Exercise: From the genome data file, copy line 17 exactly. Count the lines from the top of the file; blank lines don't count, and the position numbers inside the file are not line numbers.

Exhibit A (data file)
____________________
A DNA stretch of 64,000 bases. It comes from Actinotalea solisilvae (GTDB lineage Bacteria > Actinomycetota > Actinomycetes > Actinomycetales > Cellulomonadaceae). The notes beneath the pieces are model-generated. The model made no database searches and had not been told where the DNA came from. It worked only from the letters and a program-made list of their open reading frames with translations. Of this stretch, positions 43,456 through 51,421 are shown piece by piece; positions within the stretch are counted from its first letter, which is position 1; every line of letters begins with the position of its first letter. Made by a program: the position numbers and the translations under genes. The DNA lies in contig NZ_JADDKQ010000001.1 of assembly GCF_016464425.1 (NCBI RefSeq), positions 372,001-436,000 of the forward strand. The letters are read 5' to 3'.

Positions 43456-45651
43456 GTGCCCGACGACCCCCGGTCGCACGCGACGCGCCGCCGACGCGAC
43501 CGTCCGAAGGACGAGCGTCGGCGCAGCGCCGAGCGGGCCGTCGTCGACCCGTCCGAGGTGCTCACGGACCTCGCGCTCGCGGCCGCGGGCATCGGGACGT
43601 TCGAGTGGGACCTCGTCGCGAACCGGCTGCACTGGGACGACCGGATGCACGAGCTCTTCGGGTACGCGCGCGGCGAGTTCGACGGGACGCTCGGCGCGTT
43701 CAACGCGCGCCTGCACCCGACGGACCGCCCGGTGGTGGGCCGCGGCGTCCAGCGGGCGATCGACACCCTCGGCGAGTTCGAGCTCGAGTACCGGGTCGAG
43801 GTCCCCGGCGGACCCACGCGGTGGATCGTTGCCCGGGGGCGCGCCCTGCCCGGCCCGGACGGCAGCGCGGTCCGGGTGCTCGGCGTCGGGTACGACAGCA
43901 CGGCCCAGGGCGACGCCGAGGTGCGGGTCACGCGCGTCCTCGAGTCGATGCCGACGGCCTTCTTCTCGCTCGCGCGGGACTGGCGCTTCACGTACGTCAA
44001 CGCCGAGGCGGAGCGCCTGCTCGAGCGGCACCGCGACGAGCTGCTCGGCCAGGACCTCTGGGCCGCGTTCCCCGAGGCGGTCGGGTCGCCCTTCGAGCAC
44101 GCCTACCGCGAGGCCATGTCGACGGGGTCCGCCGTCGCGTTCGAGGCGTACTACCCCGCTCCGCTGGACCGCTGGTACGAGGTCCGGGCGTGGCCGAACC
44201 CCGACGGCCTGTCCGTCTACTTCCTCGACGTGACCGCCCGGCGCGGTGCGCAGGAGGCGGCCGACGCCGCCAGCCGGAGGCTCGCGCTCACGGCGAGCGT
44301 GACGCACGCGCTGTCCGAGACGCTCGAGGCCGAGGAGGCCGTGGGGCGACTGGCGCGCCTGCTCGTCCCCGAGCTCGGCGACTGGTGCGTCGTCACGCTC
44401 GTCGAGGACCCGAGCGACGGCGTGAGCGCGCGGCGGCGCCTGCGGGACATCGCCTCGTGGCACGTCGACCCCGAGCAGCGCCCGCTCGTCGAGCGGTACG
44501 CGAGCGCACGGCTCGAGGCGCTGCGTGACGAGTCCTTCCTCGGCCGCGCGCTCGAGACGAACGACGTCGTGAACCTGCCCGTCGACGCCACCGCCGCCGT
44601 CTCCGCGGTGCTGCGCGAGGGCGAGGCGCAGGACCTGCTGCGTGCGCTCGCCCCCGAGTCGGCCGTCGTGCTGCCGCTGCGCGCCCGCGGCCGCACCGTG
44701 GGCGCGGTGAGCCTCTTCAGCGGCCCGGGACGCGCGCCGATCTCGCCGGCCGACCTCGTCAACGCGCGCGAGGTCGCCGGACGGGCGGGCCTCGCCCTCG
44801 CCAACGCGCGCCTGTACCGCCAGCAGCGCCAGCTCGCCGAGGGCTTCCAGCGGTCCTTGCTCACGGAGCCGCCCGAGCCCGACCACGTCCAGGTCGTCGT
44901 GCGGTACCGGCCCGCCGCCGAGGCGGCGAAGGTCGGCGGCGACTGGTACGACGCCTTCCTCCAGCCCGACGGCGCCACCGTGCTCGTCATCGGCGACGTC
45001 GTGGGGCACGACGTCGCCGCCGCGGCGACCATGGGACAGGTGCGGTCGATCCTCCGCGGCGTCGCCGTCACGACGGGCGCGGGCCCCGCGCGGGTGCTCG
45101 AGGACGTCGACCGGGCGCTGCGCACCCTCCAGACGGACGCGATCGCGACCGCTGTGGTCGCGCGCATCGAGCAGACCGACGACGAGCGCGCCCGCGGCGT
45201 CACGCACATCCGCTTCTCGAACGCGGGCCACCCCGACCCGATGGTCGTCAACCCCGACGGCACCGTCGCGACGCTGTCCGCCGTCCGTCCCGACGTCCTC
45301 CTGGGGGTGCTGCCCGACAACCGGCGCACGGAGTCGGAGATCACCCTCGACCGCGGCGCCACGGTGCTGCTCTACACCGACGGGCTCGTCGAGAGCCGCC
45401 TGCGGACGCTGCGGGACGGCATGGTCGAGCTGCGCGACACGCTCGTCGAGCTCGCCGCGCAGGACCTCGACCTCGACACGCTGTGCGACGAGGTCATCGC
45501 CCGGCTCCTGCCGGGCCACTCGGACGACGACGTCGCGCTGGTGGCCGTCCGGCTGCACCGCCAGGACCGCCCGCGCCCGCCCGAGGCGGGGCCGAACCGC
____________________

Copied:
44801 CCAACGCGCGCCTGTACCGCCAGCAGCGCCAGCTCGCCGAGGGCTTCCAGCGGTCCTTGCTCACGGAGCCGCCCGAGCCCGACCACGTCCAGGTCGTCGT